The work for this show is composed primarily of maps of Western Oregon, images of native trees and birds, and found objects. The maps have been altered, copied, enlarged and/or stained. Images are either drawn directly onto the maps or applied with image transfer methods.  Found objects are added using vials, specimen cases and glass “windows” or are embedded directly into the substrata of the art. The finished art is coated with several layers of acrylic and/or wax to protect the surface from dirt and sun. 

All of Diane’s work is meant to acknowledge and celebrate our connections to the world around us and the world within us.

Elena Nikitin does a variety of work including: watercolor and ink drawings, sculpture from cut paper, mobiles and oil paintings.

The cut paper sculpture and mobiles made exclusively for this years annual Bird Show at the Chessman Gallery dazzle the eye and defies gravity, often suspended in mid air and are laced with detail.

“I am an avid birder. I love discovering this other world,” Nancy Abens said. “Going out birding, spotting a new bird through my binoculars, and then getting a good photograph of it, is thrilling to me.”

“Going out birding, spotting a new bird through my binoculars, and then getting a good photograph of it, is thrilling to me.”

Nancy Abens

“The works here are photographic transfers of birds that I have spotted and captured digitally. Many are from my backyard, others from various travels. Being a very process oriented artist, just taking a photograph isn’t that enjoyable to me. So, besides using these images as inspirations for paintings, I decided to work with them as photographic transfers.”

“After taking many photographs of the birds I spot, I create various backgrounds for the images through layer techniques in Photoshop using other photographs I have taken of textures,” Abens continued. “The finished images are then transferred onto painted birch panels using a special transfer film and solution. In making these works, I was inspired by the early natural historians and painters such as Martin Johnson Heade, Audubon, and John Gould.”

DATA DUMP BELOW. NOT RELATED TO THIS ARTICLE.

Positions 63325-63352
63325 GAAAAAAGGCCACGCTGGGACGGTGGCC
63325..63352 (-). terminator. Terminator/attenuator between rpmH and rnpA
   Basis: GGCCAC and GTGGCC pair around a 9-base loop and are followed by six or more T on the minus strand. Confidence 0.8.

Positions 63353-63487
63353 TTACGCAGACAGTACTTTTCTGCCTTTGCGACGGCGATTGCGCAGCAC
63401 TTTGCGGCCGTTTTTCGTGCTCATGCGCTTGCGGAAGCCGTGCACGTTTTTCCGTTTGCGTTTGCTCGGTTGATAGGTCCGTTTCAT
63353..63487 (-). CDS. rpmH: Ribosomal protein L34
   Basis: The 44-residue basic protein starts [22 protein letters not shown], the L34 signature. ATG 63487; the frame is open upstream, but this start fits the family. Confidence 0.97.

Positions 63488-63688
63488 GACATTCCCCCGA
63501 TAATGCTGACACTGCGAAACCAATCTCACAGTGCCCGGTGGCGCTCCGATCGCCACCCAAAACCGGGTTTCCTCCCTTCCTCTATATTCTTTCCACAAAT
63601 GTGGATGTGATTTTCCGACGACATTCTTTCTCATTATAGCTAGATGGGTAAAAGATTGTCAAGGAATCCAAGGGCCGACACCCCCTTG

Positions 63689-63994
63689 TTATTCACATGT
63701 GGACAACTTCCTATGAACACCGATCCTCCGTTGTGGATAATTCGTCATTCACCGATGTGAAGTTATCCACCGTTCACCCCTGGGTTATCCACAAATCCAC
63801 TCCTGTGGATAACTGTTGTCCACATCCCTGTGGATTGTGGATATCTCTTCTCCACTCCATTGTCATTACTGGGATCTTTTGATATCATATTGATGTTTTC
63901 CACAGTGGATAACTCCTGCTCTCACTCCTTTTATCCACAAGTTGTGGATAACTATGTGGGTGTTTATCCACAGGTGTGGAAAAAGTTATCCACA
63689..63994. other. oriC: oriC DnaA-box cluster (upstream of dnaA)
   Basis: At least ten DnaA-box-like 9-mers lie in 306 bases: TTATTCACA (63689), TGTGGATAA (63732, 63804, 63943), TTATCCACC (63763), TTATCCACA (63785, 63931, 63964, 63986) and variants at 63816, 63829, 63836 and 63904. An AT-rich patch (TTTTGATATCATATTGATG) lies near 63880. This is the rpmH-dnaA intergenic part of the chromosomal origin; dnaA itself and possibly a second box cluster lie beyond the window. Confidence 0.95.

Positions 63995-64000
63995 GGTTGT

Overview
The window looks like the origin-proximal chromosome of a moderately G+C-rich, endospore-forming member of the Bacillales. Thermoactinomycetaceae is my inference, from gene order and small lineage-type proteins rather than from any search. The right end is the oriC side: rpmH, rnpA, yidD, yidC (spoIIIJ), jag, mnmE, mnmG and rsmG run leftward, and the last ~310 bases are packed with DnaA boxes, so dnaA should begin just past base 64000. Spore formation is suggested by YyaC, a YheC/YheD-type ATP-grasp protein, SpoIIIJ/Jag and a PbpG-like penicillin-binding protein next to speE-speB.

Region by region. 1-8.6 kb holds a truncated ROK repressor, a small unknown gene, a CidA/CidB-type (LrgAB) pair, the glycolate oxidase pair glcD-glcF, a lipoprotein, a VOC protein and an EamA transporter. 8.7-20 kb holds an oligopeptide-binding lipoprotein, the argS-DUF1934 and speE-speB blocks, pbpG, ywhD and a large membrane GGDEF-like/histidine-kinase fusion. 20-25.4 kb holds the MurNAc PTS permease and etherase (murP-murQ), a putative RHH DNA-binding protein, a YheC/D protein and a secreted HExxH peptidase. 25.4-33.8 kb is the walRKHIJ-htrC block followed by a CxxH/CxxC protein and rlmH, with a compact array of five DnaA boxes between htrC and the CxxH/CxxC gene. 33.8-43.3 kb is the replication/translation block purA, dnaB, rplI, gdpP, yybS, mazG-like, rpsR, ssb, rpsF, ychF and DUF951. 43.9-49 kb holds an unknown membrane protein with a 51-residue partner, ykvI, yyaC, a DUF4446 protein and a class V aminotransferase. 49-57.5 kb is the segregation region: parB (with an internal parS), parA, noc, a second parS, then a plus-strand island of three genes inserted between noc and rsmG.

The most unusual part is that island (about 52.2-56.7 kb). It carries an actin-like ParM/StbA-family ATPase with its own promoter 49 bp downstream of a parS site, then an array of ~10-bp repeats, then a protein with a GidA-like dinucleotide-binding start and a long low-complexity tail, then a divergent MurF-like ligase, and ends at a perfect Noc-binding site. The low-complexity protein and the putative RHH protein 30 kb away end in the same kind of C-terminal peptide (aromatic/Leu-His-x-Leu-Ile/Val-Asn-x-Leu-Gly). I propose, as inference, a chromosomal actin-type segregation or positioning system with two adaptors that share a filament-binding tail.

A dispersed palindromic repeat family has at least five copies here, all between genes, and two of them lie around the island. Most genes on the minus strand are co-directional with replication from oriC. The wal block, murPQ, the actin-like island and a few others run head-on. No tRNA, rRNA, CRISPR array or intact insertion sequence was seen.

Elena Nikitin has a degree in Architecture and a background in Palekh miniature painting. Palekh is a Russian folk handicraft of a miniature painting, which is done with tempera paints on varnished articles made of papier-mâché (small boxes and powder cases etc.).

Since the late 1990’s she has had four exhibits in Galleries in Portland, Oregon.

More recently, Elena Nikitin has worked as a fashion designer in her own atelier “Lena Couture”.… Read more “Bird Show takes flight April 12th”

A man in a white t-shirt with a bottle of liquor stares off, as military service person in uniform stands by

Opera Explores PTSD & Veterans Issues

Created by Oregon composer Ethan Gans-Morse and librettist Tiziana DellaRovere, “The Canticle of the Black Madonna” is a moving new opera that tells the story of a soldier with post-traumatic stress disorder (PTSD) returning from Afghanistan to his wife during the devastating 2010 Gulf Oil Spill in coastal Louisiana. It explores the healing power of transformation through divine love, embodied by the Black Madonna. “The Canticle of the Black Madonna” premiered in September 2014 at Portland’s Newmark Theatre, with an all-professional cast under nationally-renowned director Kristine McIntyre, formerly of the Metropolitan Opera.

In its development, the opera raised $75,000 through crowd funding, making it one of the most successful productions of its kind.